Lakeside 370 Park is a 300 acre park with a 140-acre recreational lake.  Amenities planned for the park included fishing, non-motorized boating, a canoe channel through a wetland area, family and corporate pavilions, a boathouse, a recreational beach, primitive campgrounds, dog parks, an archery range and an RV park. The Lakeside 370 Park Masterplan was developed in 2005 and established the vision and funding goals for the City.  The Lakeside 370 Park Design began in 2008 and was developed for phased implementation with components designed for the full buildout conditions. Phase 1 included the core park amenities and RV Pod 1 and 2.  Phase 1 was implemented following the design effort and split the work into three bid packages for mass grading and drainage; utilities; and finally paving. Included in Phase 1 was the repair of the agricultural levee that protects the Lakeside 370 Park from flooding along Dardenne, Spencer and Sandfort Creeks.  Design work for Phase 2 began in 2011 and added RV Pod 4 to the park. 



Intuition & Logic& Logic is the project civil engineer teamed with SWT Design as the project architect. Intuition & Logic provided final design and construction documents for grading, utilities, roadways, trails, parking, agricultural levee repairs, site hydrology and drainage, and retaining walls. The lake amenities designed by I&L include shoreline erosion control using native vegetation and sub-water surface grading, breakwater structure to control wave amplification along this mile-long lake, a sea wall protecting the interior of the circular harbor and a floating boathouse/restaurant. Native prairie and wetland vegetation dominate the restoration planting palette to blend with the many existing wetlands and prairie areas surrounding the lake.



The full buildout condition used for the design includes approximately 200 RV pads, a primitive camping area, a beach area, competition sand volleyball courts with concessions, a 3,000+ seat amphitheatre, a boat launch, dog park, adventure playground, archery range, triathlon competition, hiking and biking trails, corporate pavilions, marina, boathouse with café/restaurant, and other City sponsored festivals and activities.



The Phase 1 Bid Package 1 included the mass grading, drainage system, trails and roadway subgrade preparation.  This included 1.68 miles of roadway, 1.37 miles of multi-use paths, a 187 space parking lot, a boat launch, dedicated RV check-in lanes, an 800 foot long marina wall and sleeves for all utility crossing locations. The backbone of the park includes 1.33 miles of paved roads and 0.35 miles of aggregate roads to be paved in a future phase.  A roundabout was designed at the park entrance and will be added in a future phase.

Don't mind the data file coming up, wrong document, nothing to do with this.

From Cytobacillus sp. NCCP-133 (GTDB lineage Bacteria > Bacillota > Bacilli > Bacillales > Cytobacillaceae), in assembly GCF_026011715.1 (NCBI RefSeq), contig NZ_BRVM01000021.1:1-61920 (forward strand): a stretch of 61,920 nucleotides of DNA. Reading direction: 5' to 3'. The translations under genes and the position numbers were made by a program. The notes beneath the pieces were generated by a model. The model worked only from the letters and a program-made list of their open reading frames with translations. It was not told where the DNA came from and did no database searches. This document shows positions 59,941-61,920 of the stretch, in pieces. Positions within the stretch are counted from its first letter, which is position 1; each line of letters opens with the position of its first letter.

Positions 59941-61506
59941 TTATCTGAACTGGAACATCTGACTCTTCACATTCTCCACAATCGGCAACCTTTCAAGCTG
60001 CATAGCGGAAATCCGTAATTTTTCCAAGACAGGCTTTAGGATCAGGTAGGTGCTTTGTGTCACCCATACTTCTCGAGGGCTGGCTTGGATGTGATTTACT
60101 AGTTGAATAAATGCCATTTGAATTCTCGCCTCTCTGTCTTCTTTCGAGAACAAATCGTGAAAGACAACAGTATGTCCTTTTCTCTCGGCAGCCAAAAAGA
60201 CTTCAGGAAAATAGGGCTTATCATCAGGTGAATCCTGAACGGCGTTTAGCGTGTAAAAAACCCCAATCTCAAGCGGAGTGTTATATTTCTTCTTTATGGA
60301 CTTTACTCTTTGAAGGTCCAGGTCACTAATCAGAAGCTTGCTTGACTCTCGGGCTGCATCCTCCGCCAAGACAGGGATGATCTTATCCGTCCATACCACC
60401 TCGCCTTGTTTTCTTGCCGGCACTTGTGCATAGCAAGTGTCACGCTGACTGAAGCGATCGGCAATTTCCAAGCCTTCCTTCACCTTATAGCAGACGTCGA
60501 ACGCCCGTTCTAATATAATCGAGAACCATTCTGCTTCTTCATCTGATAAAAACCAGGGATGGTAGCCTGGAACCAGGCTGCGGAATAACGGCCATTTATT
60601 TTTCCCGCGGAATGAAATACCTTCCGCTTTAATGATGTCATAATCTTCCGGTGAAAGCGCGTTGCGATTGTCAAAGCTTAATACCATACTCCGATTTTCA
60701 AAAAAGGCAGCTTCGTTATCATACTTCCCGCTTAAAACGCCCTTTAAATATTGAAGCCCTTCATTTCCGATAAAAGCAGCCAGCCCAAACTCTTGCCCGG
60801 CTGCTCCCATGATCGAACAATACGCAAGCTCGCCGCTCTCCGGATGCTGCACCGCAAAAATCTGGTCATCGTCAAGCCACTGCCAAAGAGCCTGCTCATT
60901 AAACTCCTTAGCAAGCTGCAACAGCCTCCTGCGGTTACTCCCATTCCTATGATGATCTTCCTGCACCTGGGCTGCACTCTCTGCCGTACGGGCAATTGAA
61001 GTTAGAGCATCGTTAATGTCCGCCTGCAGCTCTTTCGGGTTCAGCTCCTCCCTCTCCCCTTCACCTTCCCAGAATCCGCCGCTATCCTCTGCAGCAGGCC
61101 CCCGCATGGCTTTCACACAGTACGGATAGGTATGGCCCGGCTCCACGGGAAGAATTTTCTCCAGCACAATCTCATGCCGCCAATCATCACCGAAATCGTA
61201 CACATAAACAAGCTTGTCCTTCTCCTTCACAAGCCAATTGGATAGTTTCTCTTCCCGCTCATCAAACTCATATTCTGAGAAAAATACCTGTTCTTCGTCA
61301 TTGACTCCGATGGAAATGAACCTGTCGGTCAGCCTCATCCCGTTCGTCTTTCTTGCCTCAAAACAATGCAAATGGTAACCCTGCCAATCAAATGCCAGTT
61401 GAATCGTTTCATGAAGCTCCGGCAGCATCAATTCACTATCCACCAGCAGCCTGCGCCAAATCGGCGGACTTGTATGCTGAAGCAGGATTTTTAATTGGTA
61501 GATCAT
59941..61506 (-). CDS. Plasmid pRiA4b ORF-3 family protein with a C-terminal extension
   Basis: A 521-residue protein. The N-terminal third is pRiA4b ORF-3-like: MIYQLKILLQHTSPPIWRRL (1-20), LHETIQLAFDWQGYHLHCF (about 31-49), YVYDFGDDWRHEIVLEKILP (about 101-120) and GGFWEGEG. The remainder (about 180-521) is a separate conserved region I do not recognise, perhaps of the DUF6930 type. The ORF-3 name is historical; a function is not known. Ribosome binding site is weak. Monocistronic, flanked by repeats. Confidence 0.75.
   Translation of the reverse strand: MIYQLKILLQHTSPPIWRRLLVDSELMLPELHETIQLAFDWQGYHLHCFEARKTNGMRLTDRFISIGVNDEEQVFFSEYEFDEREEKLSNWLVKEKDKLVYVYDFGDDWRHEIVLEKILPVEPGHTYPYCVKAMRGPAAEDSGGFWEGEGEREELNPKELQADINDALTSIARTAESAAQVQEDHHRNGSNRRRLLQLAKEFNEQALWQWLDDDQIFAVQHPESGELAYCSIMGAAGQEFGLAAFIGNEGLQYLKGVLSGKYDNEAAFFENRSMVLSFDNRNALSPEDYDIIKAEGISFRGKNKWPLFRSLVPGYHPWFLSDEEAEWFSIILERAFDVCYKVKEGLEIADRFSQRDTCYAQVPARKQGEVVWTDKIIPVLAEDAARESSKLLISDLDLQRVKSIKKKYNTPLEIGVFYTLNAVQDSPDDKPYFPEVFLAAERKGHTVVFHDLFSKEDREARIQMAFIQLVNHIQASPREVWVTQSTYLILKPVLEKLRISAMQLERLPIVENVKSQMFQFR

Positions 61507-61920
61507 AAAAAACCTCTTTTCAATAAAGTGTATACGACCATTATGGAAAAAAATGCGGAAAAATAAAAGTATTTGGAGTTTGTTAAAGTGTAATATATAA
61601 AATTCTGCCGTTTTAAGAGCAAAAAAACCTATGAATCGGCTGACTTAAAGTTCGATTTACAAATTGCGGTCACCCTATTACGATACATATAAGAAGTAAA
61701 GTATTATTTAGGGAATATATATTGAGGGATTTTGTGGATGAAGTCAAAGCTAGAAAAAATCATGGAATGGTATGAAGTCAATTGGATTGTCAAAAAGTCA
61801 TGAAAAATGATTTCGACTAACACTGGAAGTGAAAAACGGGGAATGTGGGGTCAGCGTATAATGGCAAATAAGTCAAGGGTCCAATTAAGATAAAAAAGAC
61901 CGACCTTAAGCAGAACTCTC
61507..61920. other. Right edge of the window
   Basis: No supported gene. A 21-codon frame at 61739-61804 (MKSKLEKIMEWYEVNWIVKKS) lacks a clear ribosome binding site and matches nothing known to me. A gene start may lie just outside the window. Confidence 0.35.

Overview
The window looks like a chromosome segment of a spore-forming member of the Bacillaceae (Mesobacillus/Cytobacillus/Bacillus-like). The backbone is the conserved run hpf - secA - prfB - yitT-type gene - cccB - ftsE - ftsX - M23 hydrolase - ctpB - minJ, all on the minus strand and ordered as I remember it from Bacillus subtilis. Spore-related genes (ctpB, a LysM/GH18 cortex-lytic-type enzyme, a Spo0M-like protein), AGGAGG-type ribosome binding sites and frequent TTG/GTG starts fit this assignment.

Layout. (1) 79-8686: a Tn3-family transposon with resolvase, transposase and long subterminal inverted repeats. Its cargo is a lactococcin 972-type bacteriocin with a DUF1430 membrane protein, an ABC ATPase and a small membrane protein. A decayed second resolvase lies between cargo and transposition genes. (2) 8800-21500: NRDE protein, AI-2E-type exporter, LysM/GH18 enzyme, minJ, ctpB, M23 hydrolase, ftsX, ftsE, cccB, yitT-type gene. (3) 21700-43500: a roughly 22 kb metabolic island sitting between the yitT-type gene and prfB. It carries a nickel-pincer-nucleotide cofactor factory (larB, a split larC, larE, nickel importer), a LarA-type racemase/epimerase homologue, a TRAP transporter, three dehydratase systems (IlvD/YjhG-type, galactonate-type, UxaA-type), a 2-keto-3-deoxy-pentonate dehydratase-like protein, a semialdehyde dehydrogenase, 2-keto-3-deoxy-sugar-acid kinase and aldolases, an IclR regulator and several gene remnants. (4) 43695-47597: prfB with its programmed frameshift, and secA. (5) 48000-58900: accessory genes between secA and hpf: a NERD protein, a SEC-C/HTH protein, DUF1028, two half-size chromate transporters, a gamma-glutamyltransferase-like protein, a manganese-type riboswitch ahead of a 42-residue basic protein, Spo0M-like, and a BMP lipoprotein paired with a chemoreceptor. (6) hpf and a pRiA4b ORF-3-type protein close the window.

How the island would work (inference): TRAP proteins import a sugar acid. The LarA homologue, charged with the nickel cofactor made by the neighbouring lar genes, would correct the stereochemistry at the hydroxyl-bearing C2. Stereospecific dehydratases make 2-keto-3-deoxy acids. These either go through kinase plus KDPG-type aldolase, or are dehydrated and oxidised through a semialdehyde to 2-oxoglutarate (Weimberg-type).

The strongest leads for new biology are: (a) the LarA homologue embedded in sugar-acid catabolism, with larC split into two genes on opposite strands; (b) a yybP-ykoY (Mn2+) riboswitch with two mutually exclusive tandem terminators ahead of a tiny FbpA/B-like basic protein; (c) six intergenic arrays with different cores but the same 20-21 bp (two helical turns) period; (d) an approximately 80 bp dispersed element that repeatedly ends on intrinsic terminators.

The Phase 1 Bid Package 2 included all the electric, water and sewer components necessary to open 50+/- pads in the RV Park, the floating boatdock, comfort stations, picnic shelters, primitive camping, boat launch, and parking. This included 2 duplex sanitary lift stations, 2,200 LF of 2” sanitary force main, 30,000 gallon capacity passive sanitary storage tanks, aerators and control system (to be used until a connection to the City sewer system is constructed over the 100 year levee), 2,300 LF of gravity sewer and 5,900 LF of water main. 



Phase 1 Bid Package 3 included all the paving for the roads, trails, parking lots and RV pads.  This included 7,500 SY of asphalt pavement, 8,500 SY of asphaltic concrete RV pod pavement and 2,400 SY of concrete sidewalks, trails and table pads.



Unique design features: Flood Proofing – the entire park is within the 100 year floodplain but is protected by an agricultural levee to approximately a 25 year flood event. During a flood event when the agricultural levee overtops, the park will be subject to over 20 ft of innundation that could remain for several weeks. In order to address this unusual design condition, a number of the park systems have unique design features. For the roadway a subgrade modification was used to create a base for the roadway that will withstand prolonged inundation by floodwaters.  All of the electrical distribution panels were either located on utility poles above the 100 year flood elevation or were designed to have quick releases so the entire panel can be removed from the support strut and loaded into a pickup truck.  The floating pavillion/boatdock is anchored to telescoping piers that can extend vertically 24 feet to allow the dock to rise with floodwaters.  The dock is secured from movement and impacts with steel box trusses and cabling.